Researchers discovered 75 per cent of adults in Yorkshire would like friends or family to keep their social media accounts active after they have shuffled off this mortal coil.
But rather than the posthumous profiles acting as a sombre memorial for loved ones to grieve over, 55 per cent said it would help family feel close to them when they’re gone, and 65 per cent said they hoped it would help their nearest and dearest remember happier times.
A further 26 per cent said they planned to leave a self-penned obit or even a ‘final cut’ video which would be available for friends and family to download and play when they feel ready.
Asked what would make them leave a video or audio message, 73 per cent said they would do it so they could tell family and friends how much they loved them, while 38 percent said they would leave a funny message to give loved ones a laugh.
A further 23 per cent said it would allow them to have final word and a vengeful 8 per cent said it would allow them to tell certain people what they really thought of them.
Nick Rhodes, a Wills and Probate solicitor and spokesperson for Blacks Solicitors, which carried out the research, said: “It is interesting to see in a social media driven world that more and more people are wanting their profiles to be kept alive even after their death.
“The law has not really kept pace with advances in social media and the ownership of such sites after death and it would be useful if further clarification could be provided. Certainly nowadays, it is important when taking Will instructions that we not only consider clients’ wishes for more traditional assets such as property and bank accounts but also wishes with regards to digital assets and to make sure these are correctly recorded.”
Asked if they would consider using software that allowed their social media accounts to continue to post things such as birthday greetings and messages to family after they were dead, 41 per cent said yes they would, while 78 per cent said it would be too weird.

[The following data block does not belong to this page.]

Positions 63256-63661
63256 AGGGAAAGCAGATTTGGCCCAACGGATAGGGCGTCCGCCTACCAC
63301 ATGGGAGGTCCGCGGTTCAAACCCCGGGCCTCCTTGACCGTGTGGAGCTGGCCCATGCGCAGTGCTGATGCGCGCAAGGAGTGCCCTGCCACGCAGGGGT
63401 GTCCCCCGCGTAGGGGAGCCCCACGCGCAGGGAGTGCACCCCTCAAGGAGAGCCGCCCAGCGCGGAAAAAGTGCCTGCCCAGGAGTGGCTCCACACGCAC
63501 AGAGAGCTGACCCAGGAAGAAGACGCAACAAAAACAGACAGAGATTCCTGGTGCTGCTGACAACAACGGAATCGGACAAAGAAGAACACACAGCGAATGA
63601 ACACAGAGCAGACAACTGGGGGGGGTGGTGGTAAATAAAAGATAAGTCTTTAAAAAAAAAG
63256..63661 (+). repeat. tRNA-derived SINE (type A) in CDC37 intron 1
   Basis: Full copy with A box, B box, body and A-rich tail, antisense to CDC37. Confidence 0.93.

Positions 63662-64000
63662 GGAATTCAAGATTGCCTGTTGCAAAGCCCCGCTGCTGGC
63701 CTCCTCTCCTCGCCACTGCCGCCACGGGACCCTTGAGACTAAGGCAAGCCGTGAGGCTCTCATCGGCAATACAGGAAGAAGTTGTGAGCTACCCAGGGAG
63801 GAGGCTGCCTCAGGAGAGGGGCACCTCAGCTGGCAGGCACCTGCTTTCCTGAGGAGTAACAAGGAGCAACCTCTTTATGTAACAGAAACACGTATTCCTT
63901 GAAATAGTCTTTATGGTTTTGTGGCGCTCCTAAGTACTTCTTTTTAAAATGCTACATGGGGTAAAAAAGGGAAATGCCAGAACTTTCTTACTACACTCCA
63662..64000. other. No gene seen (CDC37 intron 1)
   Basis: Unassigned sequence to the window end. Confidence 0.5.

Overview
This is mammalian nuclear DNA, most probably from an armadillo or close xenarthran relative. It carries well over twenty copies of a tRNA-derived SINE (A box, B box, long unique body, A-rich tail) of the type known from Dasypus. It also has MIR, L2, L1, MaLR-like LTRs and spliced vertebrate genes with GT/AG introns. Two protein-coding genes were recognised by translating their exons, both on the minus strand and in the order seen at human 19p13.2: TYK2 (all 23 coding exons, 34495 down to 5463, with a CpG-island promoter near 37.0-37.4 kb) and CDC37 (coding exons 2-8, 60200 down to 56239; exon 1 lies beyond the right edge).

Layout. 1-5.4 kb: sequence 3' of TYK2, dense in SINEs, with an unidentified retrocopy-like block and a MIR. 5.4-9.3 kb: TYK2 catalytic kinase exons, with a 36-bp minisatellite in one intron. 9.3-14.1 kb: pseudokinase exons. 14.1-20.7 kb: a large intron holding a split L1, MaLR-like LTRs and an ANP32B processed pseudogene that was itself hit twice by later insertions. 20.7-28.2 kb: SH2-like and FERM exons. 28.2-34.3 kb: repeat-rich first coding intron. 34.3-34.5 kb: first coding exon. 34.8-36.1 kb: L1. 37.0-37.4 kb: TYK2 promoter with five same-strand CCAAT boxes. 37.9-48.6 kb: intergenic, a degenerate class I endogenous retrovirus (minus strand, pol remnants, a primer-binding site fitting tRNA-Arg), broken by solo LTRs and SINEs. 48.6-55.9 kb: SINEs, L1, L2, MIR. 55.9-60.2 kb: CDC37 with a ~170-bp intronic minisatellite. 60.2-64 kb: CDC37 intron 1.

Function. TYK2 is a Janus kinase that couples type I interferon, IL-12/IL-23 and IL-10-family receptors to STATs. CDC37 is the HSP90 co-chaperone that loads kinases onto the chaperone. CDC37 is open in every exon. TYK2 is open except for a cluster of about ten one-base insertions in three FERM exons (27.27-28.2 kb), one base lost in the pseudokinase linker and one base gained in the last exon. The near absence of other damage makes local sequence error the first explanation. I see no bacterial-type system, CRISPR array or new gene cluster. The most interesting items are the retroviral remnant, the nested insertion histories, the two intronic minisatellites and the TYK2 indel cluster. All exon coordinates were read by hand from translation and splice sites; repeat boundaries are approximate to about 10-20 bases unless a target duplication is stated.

A further 81 per cent said it would prevent their loved ones from moving on with their lives.
And 61 per cent of those surveyed thought in the future it would be possible to build a virtual you after your death - from information gathered from the internet and from social media sites.
A staggering 49 per cent said they knew someone who had passed away but still had a social media account online.
And when it came to who we would trust to manage our online affairs when we were no longer here, our partners were deemed to be the most reliable and trustworthy.
However the research also revealed who we wouldn’t want to be in charge of our online legacy, with work colleagues coming top (32 per cent) followed by the mother in law (23 per cent) and father in law (17 per cent).
Facebook emerged as the social media platform we would most like to keep active (49 per cent), followed by Instagram (21 per cent) and Twitter (18 per cent)
Jenny Wagstaff, founder of WomenOnlyConnected.com, an online social and business network for women, said: “At 67 I hope to be around a little longer, but I would like to leave a personal message for friends and family on my social networks when I die. I’d want to thank them for their friendship, remind them that life is short and to not waste a minute of it.”